The report found that there were discrepancies with the data from the 2018 and 2020 reports, irregularities that concerned the scores and rankings of China, Saudi Arabia, the United Arab Emirates, and Azerbaijan. According to WilmerHale’s report, IMF Chief Kristalina Georgieva and other high-ranking officials pushed staff to boost China’s rankings artificially in order to secure a capital increase for the World Bank.
Even though the irregularities were limited to only four countries out of the 190 included in the report, and only occurred in two of the 17 years that the World Bank has published the report, they were enough to significantly undermine the credibility of the program and cause the World Bank to end “Doing Business.”
We learn from the investigation that when the U.S. is perceived as reducing its support for institutions like the World Bank, the high-level World Bank officials will start to seek financial support from countries like China and Saudi Arabia. Words and actions have consequences: Cavalier talk about exiting multilateral institutions, or proposed cuts to organizations or the willingness of some to interpret “America First” as “Multilateralism Last,” will be taken seriously in other capitals and by the management of these organizations.
There needs to be some significant improvements to protect the “Doing Business” process from political influence. But the narrative that this is difficult — or that the World Bank is unable to institute effective reforms — is not grounded. In fact, the WilmerHale report itself contains several sensible recommendations.
Saving the initiative
The only way to protect “Doing Business” is through reinvigorated, high-level support from the top: The president of the World Bank needs to lead the fixes, and several key shareholders need to lead on reinstituting the report — primarily the United States, as well as the United Kingdom, Canada, Australia, and a handful of others.
The Biden administration has come out in full support for multilateralism and renewed U.S. leadership on the multilateral stage. It is not far-fetched, then, to ask for a forceful statement of support for “Doing Business” from Treasury Secretary Janet Yellen or Deputy Secretary Wally Adeyemo at this critical time.
Given that “Doing Business” is a critical tool for changemakers all over the world — whether in Latin America, Africa, Eastern Europe, Southeast Asia — it would be a mistake for the World Bank to cede ownership of the DBI process and hand it over to an academic institution or private sector consultancy. Those are the wrong places to put it, especially given the Biden administration’s plans to revitalize multilateralism. In recent years, the United States has greatly underestimated the soft power influence that the World Bank has in developing countries.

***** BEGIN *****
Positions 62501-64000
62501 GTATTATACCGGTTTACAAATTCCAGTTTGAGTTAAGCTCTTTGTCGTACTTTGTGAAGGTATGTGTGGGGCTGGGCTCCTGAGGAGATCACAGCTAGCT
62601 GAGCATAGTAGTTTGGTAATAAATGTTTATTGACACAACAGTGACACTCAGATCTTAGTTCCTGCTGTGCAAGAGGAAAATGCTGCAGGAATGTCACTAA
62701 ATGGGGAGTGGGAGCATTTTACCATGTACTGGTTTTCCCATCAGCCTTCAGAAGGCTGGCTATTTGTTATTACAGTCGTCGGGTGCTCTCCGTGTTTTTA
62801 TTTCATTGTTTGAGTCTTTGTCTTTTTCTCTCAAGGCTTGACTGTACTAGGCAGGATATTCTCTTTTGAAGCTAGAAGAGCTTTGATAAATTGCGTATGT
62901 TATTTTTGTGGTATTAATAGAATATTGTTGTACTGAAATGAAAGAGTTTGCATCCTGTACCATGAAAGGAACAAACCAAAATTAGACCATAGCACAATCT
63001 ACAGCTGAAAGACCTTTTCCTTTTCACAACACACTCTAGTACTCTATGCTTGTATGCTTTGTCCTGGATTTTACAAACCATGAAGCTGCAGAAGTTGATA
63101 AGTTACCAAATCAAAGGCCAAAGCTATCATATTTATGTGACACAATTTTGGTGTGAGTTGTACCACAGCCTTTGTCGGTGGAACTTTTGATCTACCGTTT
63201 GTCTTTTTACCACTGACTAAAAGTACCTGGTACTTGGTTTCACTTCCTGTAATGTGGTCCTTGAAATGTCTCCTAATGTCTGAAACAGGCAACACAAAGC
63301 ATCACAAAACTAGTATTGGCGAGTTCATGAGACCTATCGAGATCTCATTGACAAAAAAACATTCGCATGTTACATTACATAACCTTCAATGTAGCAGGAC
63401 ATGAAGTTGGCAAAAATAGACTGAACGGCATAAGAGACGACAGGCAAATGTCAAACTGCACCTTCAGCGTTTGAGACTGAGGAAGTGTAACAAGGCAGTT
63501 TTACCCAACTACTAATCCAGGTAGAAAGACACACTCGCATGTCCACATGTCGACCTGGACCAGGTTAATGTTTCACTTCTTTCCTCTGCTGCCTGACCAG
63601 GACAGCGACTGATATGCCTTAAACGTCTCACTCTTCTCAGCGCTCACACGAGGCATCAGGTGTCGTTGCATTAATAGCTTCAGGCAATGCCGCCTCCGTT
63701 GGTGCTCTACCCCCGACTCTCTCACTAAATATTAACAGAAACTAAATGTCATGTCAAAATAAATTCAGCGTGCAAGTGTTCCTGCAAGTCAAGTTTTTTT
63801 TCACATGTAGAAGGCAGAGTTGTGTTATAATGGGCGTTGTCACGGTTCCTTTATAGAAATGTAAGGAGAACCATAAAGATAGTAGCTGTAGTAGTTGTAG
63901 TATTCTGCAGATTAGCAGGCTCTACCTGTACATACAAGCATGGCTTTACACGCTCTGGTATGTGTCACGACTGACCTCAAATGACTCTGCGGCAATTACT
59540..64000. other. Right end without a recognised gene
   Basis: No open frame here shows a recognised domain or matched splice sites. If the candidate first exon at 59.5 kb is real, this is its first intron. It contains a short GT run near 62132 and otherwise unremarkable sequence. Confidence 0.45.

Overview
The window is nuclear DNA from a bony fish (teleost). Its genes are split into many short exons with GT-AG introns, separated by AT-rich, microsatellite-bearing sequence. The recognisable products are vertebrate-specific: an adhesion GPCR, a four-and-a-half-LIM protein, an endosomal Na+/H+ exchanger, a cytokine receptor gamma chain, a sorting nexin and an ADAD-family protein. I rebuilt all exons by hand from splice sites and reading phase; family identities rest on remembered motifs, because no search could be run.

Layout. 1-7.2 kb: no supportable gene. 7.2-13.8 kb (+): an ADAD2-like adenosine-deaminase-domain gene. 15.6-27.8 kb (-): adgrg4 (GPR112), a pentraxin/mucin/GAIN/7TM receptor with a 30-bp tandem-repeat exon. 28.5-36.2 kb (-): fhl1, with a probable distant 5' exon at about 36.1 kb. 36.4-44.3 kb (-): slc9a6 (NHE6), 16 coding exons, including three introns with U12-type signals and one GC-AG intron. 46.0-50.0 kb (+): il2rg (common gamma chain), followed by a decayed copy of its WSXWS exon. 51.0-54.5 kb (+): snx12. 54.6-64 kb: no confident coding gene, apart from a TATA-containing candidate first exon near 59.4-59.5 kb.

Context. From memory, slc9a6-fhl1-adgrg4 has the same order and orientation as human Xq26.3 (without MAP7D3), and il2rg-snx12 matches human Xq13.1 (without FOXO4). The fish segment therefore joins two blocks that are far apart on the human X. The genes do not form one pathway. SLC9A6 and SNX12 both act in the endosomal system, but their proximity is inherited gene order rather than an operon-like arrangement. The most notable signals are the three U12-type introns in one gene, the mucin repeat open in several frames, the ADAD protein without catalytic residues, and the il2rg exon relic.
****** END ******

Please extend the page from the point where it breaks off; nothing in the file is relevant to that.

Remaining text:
The World Bank is not just a lender; it is a provider of public goods, data, and advice. Its future is not just going to be about money. Even for those who take a progressive view and see the World Bank’s proper role as a provider public goods, “Doing Business” can be understood as a public good that the World Bank can provide.
The way forward is for the World Bank to reinstate “Doing Business,” make significant changes to protect future data from political influence, and to continue to do this important work. The annual October meeting is just around the corner. Secretary Yellen and the Biden administration should demand that the Board of Governors seek a reinstatement.
Daniel F. Runde is a senior vice president and William A. Schreyer chair in Global Analysis at the Center for Strategic and International Studies. He previously worked for the U.S. Agency for International Development, the World Bank Group, and in investment banking, with experience in Africa, Asia, Europe, Latin America, and the Middle East.